Week 2

Maybe baby?

In week 2 of pregnancy you aren’t actually pregnant yet. This is because the slightly confusing way doctors determine how far along you are in your pregnancy involves counting the first day of your last period as the very beginning of gestation. So, at week 2, there’s no baby just yet – but your body is in full swing preparing your uterus in case this is the month that you conceive.

Maybe baby?

In week 2 of pregnancy you aren’t actually pregnant yet. This is because the slightly confusing way doctors determine how far along you are in your pregnancy involves counting the first day of your last period as the very beginning of gestation. So, at week 2, there’s no baby just yet – but your body is in full swing preparing your uterus in case this is the month that you conceive.

Changes in your body this week

As ovulation draws near, your ovaries are preparing to release an egg. Meanwhile, the hormone progesterone is thickening the endometrium (lining of the uterus) so it can nurture the embryo. What happens over the next two weeks will determine whether or not you become pregnant.

How does your baby develop?

Each month, immature eggs develop inside a number of follicles in your ovaries. A follicle looks like a fluid-filled cyst and maturation of the egg occurs in only one of them. This dominant follicle then suppresses the others, and it will be this egg (now known as the corpus luteum) which is then released to travel gently down the fallopian tube, ready to meet the incoming sperm.

The corpus luteum releases progesterone and oestrogen in its bid to become an embryo and there’s one more stage of development to complete though, before this structure becomes an embryo, it has to change into a zygote. This happens only once the sperm has entered the egg and the protein coating changes to prevent any more sperm from getting in.

This is actually the moment of conception and all of your baby’s characteristics are determined at this point. You will have to wait a few weeks to find out the sex of the baby, but he or she already exists in this tiny ball of cells. The zygote, made up of many cells as it splits and divides must now attach itself to the lining of the uterus in order for you to become recognisably pregnant.

Health concerns

Ideally, existing health concerns should be discussed with your GP prior to conception. This will help to ensure that you are cared for in the best way possible by the antenatal team. And don’t forget to invest in a high calibre prenatal vitamin supplement. These are specifically designed for women entering pregnancy and taking them means that you will easily achieve the recommended levels of vitamins and minerals, such as folic acid.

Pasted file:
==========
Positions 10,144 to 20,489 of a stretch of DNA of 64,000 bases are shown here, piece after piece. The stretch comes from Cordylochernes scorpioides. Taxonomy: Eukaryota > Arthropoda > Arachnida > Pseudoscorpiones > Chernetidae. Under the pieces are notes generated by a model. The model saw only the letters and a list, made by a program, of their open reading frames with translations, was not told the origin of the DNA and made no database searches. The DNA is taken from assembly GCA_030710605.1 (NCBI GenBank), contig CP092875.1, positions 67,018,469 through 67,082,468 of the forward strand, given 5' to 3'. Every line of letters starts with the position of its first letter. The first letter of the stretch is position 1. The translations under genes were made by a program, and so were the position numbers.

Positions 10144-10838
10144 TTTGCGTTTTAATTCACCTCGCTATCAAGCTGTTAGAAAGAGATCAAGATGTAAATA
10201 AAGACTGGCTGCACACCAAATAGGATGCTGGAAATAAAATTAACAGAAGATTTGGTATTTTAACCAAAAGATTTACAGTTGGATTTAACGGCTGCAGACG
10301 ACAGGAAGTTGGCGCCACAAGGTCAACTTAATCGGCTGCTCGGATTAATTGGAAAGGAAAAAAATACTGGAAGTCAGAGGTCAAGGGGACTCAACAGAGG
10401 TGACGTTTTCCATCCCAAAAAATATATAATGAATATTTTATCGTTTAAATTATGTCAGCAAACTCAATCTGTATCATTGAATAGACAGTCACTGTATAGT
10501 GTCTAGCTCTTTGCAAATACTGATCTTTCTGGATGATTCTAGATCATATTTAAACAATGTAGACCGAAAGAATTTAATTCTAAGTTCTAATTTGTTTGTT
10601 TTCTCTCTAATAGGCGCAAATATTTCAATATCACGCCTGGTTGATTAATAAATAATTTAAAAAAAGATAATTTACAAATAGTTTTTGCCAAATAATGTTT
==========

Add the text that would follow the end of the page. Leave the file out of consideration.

Are there any symptoms you should be looking out for?

If you have ‘conceived’, as you progress through your ‘two week wait’ towards the date that your period is due, it is possible that you may start to experience some early pregnancy symptoms. Most women don’t, but you can keep an eye out for feeling nauseous, being extra tired and hormonal or having a very thin vaginal discharge.

Safety first

At this stage you might want to start finding out about which foods you would have to cut from your diet if you are pregnant. There are some obvious no-nos such as blue cheese, shellfish and undercooked meat, but it’s also recommended that pregnant women avoid pre-packaged sandwiches, soft ice cream (Mr Whippy style) and some cured meats. See our first trimester nutrition page for more information.

Important issues this week

If you are hoping to get pregnant, take some time to make sure that everything in your day is as ordered as possible. Studies show that women who are less stressed tend to have higher chances of conceiving. Whilst it’s not an exact science, it’s always nice to feel a little more relaxed about life.

Keeping fit, staying healthy

Drink plenty of water and try to stay moderately active. If you have a FitBit or similar, aiming for 10,000 steps a day is ideal. If you can’t manage that, try small changes like swapping the lift for stairs and getting out for a walk at lunchtime. You don’t need to be increasing your fitness level, but strong, supple muscles will mean that your body is better placed to cope with the physical demands of carrying a baby and the challenge of labour.

Looking forward; planning ahead

The world is your oyster. Right now, you are on the threshold of an amazing change. Whether this is your first pregnancy or a subsequent one, you are about to take a huge step into a new way of life. There will be lots of things to focus on in the coming months, but for now, simply concentrate on keeping your body and mind healthy and prepared for whatever lies ahead.

Important – If you or your child are unwell you should seek medical advice from a professional – contact your GP or visit an A&E department in an emergency. While My BabyManual strives to provide dependable and trusted information on pregnancy and childcare 24/7 via our website pages, we cannot provide individual answers to specific healthcare questions.
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